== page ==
Our detailed analysis of wheel running revealed that in addition to running more throughout the light cycle, vulnerable mice exhibited a dramatic burst in light cycle running shortly before requiring removal from the experiment. This sudden increase was quite dramatic, with mice running an additional 11,000-56,000 revolutions in one light cycle, which is a 3.0-15.6 kilometer increase in running from the previous light cycle. We detected the same phenomenon in younger animals and hyperdopaminergic animals, both of which are highly vulnerable to ABA. This has not been reported previously, so there is little upon which to base an interpretation of this phenomenon. However, the abrupt and dramatic nature of this increase together with its consistent occurrence prior to reaching a dangerously low bodyweight (75% of baseline weight), and its absence in resilient mice, is suggestive of some equally abrupt change in underlying pathophysiology or neuroadaptation. Progression from normal bodyweight to life threateningly low bodyweight is compressed in the ABA model to a few days. In AN, a presumably similar sequence of analogous neural and physiological adaptations occurs over the course of months and years. While it is difficult to speculate whether this abrupt increase in activity reflects any corresponding phenomenon in human AN, it is worth noting that individuals with AN have described exercising the most during the most extreme periods of diet and weight loss [7]. Moreover, in qualitative, narrative studies, one theme that emerges in patients’ stories is the rapidity at which an exercise regimen becomes compulsive [23]. The abrupt, dramatic increase in light cycle running we observe in vulnerable mice may be comparable to how AN patients transition from experiencing exercise as voluntary to experiencing it as compulsive.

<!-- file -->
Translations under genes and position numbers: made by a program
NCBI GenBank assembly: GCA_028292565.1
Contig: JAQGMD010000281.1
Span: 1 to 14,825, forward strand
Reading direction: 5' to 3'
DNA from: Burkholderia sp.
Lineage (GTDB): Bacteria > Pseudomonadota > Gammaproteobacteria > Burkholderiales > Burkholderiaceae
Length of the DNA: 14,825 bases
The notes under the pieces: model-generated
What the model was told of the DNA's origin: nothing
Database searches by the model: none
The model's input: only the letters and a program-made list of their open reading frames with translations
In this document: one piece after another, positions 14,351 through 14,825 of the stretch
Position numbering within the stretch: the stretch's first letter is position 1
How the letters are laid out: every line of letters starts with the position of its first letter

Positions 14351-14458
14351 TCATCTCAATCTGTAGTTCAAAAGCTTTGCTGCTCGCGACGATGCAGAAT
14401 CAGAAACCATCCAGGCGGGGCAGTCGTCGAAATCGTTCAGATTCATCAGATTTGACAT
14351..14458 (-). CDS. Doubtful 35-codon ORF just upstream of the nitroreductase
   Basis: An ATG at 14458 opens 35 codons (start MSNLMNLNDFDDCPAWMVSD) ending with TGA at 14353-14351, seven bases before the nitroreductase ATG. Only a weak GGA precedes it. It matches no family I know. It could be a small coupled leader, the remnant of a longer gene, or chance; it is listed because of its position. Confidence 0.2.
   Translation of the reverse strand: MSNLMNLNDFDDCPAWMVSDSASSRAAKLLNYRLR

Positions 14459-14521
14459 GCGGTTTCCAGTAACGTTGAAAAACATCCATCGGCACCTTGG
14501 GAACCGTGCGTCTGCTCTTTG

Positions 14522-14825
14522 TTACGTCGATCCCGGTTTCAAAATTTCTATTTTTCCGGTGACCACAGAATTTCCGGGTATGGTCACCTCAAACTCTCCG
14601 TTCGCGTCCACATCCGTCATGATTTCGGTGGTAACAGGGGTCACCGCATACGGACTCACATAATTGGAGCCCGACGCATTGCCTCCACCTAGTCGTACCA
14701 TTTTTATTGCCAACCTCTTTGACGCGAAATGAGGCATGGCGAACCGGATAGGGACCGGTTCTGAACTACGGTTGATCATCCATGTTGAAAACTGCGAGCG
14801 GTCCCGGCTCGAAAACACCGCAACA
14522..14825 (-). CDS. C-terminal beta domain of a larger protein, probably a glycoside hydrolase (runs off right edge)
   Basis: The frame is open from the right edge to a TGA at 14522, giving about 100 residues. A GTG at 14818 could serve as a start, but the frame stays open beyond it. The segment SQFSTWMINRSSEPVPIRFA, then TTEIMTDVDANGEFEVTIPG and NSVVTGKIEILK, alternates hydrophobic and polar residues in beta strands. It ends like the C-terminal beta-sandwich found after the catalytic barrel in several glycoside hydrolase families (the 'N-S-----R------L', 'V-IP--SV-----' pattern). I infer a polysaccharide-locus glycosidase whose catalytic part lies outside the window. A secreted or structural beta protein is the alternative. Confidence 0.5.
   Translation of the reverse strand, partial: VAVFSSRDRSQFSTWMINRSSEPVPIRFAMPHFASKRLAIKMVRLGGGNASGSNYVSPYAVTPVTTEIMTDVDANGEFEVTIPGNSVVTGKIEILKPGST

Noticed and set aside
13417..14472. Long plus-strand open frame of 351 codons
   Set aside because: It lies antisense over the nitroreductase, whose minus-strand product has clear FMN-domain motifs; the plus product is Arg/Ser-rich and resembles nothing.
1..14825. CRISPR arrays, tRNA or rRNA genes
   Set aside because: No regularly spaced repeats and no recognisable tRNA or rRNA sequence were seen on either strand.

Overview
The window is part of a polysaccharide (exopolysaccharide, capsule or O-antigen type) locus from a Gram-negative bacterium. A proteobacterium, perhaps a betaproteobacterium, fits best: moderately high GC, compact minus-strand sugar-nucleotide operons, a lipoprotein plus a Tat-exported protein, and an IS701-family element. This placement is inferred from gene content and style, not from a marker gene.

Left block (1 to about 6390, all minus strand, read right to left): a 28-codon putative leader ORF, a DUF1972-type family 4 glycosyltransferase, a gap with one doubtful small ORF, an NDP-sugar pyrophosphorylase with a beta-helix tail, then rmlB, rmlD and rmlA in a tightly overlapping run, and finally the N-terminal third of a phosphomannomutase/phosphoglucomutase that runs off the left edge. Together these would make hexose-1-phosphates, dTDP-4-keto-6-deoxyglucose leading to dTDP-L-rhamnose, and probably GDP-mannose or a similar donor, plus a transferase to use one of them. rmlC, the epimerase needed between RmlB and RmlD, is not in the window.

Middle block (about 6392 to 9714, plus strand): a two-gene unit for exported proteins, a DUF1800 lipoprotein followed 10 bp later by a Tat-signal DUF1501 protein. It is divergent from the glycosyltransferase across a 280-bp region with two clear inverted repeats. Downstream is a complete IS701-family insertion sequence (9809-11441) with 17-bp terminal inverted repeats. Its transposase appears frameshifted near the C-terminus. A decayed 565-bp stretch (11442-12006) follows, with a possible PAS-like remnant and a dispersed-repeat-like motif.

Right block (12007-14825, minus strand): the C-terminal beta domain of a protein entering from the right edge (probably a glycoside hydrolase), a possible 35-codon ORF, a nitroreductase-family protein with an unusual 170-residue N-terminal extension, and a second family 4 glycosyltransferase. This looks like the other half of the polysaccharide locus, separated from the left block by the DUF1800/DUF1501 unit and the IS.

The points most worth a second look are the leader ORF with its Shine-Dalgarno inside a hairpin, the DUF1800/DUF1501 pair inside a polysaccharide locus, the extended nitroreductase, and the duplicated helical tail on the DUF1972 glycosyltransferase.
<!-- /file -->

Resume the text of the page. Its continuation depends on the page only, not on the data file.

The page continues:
The importance of excessive wheel running in achieving life-threatening weight loss in the ABA model was demonstrated in early studies conducted by Routtenberg and Kuznesof [15]. In contrast to food restricted rats housed with a running wheel, they found that those without a running wheel (FR control group) maintain a stable bodyweight. This necessary role of exercise in ABA is actually implicated in the name “activity-based anorexia.” Some subsequent studies have replicated this finding in the FR control group [24,25], while others have not [26,27], results that are likely attributable to methodological differences across experiments (see Supplemental Discussion of [14] for details). In our study, we found that some mice in the FR control group do exhibit vulnerability, indicating that the running wheel may not be essential under all conditions and that the primary driver of the vulnerable phenotype is caloric restriction, not exercise. This is not to minimize the importance of wheel running, which we show facilitates weight loss in vulnerable animals. Given that not all AN patients engage in excessive exercise, this FR control group provides an opportunity to model vulnerability and resilience to dieting alone. Studying both the ABA and FR groups allows us to observe the full spectrum of behavioral dysregulation of energy balance, where hyperactivity is one part of the equation.

In sum, we provide a mouse model of vulnerability and resilience to AN in which contrasting behavioral adaptations to both food intake and activity lead to distinct outcomes (i.e. dangerous weight loss vs. weight stabilization). Regina Casper has called AN a ‘disorder of energy homeostasis,’ [28,29] which aptly captures the derangement of both activity and consumption we observe in our vulnerable ABA mice. Bulik and colleagues [30,31] have characterized AN as both a metabolic and psychiatric disorder in their genetic work. In terms of treatment, the psychological aspects of the disorder are often the primary focus with the expectation that improvements in behaviors mediating the metabolic aspects will follow. Like any animal model, we are limited in our ability to capture many psychological aspects of this complex disorder. However, we concur with Södersten and colleagues that the neurobiological and endocrine adaptations that underlie AN are the root cause of the disorder and likely drive psychiatric symptoms [32-34]. The extent to which our vulnerable phenotype exhibits a pattern strikingly similar to AN suggests to us that the adaptations that underlie vulnerability to ABA and FR reflect similar pathophysiological adaptations to caloric restriction that underlie AN. It is hoped that future studies focused on identification of these adaptations will provide much needed insight into the neurobiological basis of AN.